Monday, March 15, 2004

Irish Research

The up-to-date version of this post will be maintained at:

Irish Counties are like US states, while the Baronies are more like our counties. Baronies are comprised of Parishes, which are somewhat like townships in the US. Parishes are divided into Townlands of varying size. They may be farms or platted sub-divisions, and can range from a few acres to over a thousand acres. So one needs to know County, Barony, Parish and Township.

Book: The General Alphabetical Index to Townlands and Towns, Parishes, and Baronies of Ireland published in Dublin in 1861 as an adjunct to the Census of Ireland. It has been reprinted by Genealogical Publishing Co., Baltimore, 1984, 1986, 1992, 1995, and 1997. John Giacoletti says "It is one of the essential must have and use tools for genealogical research in Ireland."

Brian Mitchell's A New Genealogical Atlas of Ireland shows outline maps of all the parishes and baronies. There are also townland maps that will show the placement of the townlands within the parishes.

The townland outline maps are available in 78 microfiche maps through LDS. Notes for these fiches say: "It is the intention of this series to show, on a county basis, all townlands within their respective civil parishes. To 1898, the civil parish was the major administrative division. The two great surveys of the 19th century - the tithe assessment and the Griffiths valuation - were compiled on this basis with householders listed by their townland address. Use the index at the beginning of each county to identify the parish you need. Beside each map is a list of each parish's constituent townlands." You can find these in the FHL Catalog using the Topic search for Ireland - Maps, or click:*,0,0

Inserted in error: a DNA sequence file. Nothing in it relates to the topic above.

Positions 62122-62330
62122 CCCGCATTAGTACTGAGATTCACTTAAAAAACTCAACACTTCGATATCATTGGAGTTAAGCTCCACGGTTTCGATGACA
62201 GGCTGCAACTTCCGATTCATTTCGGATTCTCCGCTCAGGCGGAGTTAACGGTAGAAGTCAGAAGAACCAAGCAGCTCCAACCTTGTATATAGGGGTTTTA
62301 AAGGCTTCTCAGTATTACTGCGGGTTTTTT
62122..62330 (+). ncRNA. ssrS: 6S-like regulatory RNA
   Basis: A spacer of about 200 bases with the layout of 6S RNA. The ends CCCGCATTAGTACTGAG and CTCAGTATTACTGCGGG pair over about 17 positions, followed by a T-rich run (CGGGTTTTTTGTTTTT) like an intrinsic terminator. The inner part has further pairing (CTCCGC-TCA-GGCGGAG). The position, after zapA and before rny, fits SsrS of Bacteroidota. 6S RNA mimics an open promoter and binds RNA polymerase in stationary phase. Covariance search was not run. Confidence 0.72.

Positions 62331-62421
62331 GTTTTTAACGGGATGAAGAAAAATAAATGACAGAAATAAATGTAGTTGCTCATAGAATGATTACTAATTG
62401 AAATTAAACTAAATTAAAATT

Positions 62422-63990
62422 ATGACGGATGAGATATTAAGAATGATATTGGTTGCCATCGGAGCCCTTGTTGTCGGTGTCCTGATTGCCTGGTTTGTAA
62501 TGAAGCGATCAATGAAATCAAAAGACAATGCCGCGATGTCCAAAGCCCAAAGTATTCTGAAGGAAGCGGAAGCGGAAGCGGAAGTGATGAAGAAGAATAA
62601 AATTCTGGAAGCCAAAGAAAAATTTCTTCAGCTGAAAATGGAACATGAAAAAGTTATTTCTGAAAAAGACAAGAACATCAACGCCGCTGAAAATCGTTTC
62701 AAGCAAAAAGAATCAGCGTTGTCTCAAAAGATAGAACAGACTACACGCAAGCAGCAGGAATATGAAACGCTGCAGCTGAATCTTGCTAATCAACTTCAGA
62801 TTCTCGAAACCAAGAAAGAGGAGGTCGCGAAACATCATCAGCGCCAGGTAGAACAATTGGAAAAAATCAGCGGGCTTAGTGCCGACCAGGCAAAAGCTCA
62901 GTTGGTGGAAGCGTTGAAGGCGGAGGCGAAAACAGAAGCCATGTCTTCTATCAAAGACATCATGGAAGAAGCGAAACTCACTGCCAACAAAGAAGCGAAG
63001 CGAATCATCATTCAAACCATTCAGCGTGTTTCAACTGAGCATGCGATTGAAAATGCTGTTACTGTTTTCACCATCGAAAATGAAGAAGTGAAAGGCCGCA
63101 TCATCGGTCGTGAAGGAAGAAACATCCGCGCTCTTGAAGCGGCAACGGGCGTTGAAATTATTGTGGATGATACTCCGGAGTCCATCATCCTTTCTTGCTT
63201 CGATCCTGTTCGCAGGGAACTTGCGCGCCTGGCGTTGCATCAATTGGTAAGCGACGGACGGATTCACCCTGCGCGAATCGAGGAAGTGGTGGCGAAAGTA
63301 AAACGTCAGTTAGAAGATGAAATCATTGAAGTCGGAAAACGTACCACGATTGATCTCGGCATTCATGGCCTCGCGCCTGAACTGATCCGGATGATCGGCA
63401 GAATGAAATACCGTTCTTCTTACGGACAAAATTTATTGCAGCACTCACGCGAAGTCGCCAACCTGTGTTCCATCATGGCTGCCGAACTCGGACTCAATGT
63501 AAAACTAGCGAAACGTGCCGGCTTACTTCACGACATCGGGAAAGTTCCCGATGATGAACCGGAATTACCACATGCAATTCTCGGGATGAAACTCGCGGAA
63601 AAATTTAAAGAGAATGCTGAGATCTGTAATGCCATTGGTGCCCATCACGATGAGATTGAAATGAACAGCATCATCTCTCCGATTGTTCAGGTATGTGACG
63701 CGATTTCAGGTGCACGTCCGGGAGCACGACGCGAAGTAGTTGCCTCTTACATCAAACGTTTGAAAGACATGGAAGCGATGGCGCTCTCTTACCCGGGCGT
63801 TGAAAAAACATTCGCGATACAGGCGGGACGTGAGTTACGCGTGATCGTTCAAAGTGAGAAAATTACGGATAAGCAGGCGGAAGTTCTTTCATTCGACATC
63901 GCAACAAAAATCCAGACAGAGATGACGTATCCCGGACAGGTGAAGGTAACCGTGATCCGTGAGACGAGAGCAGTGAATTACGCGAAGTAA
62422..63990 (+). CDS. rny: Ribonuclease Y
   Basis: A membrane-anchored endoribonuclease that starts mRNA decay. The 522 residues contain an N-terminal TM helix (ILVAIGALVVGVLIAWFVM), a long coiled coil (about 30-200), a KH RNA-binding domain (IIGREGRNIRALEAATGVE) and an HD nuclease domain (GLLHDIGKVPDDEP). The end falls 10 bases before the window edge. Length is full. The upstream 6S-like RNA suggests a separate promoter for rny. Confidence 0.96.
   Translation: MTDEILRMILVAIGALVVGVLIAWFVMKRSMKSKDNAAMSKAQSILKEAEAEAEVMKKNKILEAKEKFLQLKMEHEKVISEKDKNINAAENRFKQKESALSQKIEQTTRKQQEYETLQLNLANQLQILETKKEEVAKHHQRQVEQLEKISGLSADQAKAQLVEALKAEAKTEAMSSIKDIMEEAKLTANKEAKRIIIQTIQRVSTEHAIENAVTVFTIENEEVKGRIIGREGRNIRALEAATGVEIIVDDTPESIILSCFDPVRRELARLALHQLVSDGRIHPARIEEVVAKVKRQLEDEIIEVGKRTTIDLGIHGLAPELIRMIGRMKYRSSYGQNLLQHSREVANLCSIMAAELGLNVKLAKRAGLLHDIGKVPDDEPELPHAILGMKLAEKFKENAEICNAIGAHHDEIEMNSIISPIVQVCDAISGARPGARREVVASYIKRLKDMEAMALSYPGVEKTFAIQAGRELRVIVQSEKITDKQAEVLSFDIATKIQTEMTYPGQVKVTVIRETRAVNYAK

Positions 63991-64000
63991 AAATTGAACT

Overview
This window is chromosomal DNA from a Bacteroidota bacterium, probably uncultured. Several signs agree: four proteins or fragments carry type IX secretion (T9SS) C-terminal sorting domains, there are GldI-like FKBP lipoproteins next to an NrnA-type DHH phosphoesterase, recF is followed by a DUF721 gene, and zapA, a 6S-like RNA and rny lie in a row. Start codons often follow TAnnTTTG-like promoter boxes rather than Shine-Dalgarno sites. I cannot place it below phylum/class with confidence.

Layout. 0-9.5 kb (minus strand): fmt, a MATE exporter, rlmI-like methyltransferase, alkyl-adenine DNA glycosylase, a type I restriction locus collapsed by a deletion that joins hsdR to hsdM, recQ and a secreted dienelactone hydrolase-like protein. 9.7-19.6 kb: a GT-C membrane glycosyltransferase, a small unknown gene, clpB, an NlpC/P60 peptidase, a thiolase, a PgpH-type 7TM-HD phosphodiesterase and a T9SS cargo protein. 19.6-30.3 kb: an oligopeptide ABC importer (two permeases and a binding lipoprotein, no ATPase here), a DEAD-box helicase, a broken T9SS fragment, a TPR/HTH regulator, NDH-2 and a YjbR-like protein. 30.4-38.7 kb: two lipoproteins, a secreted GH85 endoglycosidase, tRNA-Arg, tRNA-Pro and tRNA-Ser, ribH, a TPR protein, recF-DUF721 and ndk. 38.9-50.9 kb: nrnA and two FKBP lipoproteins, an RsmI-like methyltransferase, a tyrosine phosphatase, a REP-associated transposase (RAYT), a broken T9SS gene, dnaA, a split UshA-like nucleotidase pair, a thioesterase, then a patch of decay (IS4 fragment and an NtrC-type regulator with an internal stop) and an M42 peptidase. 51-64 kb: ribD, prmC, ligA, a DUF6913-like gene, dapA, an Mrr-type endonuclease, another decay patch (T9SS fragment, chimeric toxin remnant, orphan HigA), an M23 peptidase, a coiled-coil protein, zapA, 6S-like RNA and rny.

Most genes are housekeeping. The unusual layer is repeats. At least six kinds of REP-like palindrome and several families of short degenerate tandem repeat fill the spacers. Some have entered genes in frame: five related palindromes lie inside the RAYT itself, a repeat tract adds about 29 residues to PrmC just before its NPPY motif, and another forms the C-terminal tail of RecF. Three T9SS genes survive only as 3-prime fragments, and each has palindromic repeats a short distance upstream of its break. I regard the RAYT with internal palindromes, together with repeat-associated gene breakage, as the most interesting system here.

Fiches are only 10 or 15 cents, and are permanent. So ordering all of Ireland would be less than $12; individual counties can be ordered also. Townlands and parishes are listed on PRONI (Townlands in Northern Ireland) and the IreAtlas Townland database.

The 1837 edition of Samuel Lewis' Topographical Dictionary of Ireland:

Tracing Irish Trees:

New aid to researching Irish immigrants to the USA has come online, an index to the Missing Friends column that ran in The Boston Pilot, the Roman Catholic newspaper in the city, from 1831 to 1921. For more information see this article at The Irish immigrant past gets tie to today. The database: More than 31,438 records.

Irish immigrants to the US 12 Jan 1846 - 31 Dec 1851:
Click on the red Search button on the top left. See: All Series | People | Indexes to Other Records. Click on the People option. Don't enter any other data yet. This will get you to a page called List Series That Identify People. Scroll down almost to the bottom, to: Title: Records for Passengers Who Arrived at the Port of New York During the Irish Famine, 1977-1989
Creator: Balch Institute for Ethnic Studies. Center for Immigration Research.
Level of Description: Series from Collection CIR: Center for Immigration Research Collection.

Click on this entry and you will see a search screen where you can search by the person's name or by the ships name. Wildcard is available.
Centre for Migration Studies: - Library, Irish Emigration Database Project, and Master's Degree studies

The Massachusetts Archives is indexing a million immigrants who came through Boston 1848-1891:

Finding Irish - the Missing Friends database:,

Genealogy Today: A formula to find that Irish pot of gold:

The Study of Genealogy in Ireland:

Irish Origins:


The Irish Ancestral Research Association (TIARA):

The Irish Genealogical Research Society:

The Irish Genealogical Foundation, O'Lochlainn's Irish Family Journal:

Irish Ancestors:

The Directory of Irish Genealogy:

The Centre for Irish Genealogical and Historical Studies:

Ulster Historical Foundation, Irish and Scots-Irish Family History Research - some free databases, strong in County Antrim & County Down:

Irish Genealogical Society, International:


Irish Names:

The Irish Times:

Irish Phone Books Online:,

Thanks to Eastman's Newsletter for some of these links.

When you are content to be simply yourself and don't compare or compete, everybody will respect you. - Lao Tzu

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